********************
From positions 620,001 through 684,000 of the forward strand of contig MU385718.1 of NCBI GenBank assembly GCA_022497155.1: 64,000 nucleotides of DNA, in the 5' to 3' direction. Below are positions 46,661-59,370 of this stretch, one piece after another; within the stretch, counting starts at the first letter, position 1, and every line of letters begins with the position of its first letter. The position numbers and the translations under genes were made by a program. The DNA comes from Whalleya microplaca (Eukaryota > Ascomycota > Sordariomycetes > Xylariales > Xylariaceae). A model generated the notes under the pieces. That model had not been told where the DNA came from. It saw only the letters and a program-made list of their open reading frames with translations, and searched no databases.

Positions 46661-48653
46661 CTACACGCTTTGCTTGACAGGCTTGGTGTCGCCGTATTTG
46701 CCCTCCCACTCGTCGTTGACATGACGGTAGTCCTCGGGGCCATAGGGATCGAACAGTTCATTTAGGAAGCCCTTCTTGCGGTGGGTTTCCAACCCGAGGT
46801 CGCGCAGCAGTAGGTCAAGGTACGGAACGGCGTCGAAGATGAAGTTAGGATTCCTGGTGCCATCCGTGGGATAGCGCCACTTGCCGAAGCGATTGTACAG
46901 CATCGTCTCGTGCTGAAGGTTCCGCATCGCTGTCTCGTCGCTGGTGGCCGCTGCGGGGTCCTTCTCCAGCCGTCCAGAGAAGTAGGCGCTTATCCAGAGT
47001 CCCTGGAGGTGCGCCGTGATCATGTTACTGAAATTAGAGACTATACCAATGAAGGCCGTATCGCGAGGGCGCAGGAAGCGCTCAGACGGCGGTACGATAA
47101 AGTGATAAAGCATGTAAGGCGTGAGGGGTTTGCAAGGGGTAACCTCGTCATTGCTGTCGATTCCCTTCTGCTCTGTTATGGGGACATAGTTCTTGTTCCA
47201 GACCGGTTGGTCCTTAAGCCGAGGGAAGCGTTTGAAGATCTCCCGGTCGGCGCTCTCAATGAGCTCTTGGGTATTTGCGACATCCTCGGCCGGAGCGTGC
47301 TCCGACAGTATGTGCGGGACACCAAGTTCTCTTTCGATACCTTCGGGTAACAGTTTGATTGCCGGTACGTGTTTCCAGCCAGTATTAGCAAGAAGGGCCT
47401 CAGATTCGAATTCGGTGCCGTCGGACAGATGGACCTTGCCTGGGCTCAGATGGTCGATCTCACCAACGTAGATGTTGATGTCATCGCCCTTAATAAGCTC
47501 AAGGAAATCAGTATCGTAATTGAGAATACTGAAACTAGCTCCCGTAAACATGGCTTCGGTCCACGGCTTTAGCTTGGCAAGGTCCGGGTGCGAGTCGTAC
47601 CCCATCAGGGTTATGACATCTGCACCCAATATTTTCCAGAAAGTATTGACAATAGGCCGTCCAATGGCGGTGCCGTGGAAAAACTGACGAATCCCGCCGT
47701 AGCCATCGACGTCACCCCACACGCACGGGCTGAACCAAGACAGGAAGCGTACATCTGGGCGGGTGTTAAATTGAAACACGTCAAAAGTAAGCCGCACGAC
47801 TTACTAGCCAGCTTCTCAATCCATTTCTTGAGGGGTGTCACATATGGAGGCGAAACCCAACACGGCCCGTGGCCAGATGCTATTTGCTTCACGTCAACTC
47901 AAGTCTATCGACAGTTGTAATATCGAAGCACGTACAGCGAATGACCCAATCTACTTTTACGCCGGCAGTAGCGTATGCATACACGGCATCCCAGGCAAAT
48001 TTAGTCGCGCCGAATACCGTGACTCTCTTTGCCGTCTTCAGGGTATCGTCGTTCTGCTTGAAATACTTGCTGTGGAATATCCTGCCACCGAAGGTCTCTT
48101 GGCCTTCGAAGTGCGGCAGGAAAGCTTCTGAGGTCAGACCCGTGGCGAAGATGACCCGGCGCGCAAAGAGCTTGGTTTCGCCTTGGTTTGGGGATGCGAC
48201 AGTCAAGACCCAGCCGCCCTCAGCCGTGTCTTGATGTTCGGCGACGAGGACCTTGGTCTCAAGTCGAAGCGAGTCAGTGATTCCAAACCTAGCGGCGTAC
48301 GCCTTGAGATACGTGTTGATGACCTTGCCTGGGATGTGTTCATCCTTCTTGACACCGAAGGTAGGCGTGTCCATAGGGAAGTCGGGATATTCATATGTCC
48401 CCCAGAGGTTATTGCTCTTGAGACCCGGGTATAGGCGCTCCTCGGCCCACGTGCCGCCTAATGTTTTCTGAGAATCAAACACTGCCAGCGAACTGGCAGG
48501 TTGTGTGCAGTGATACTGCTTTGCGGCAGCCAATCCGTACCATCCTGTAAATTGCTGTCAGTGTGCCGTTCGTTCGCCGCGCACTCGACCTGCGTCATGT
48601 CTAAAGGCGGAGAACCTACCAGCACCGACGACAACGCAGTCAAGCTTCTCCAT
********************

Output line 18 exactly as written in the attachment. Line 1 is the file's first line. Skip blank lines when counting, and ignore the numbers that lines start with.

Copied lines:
48101 GGCCTTCGAAGTGCGGCAGGAAAGCTTCTGAGGTCAGACCCGTGGCGAAGATGACCCGGCGCGCAAAGAGCTTGGTTTCGCCTTGGTTTGGGGATGCGAC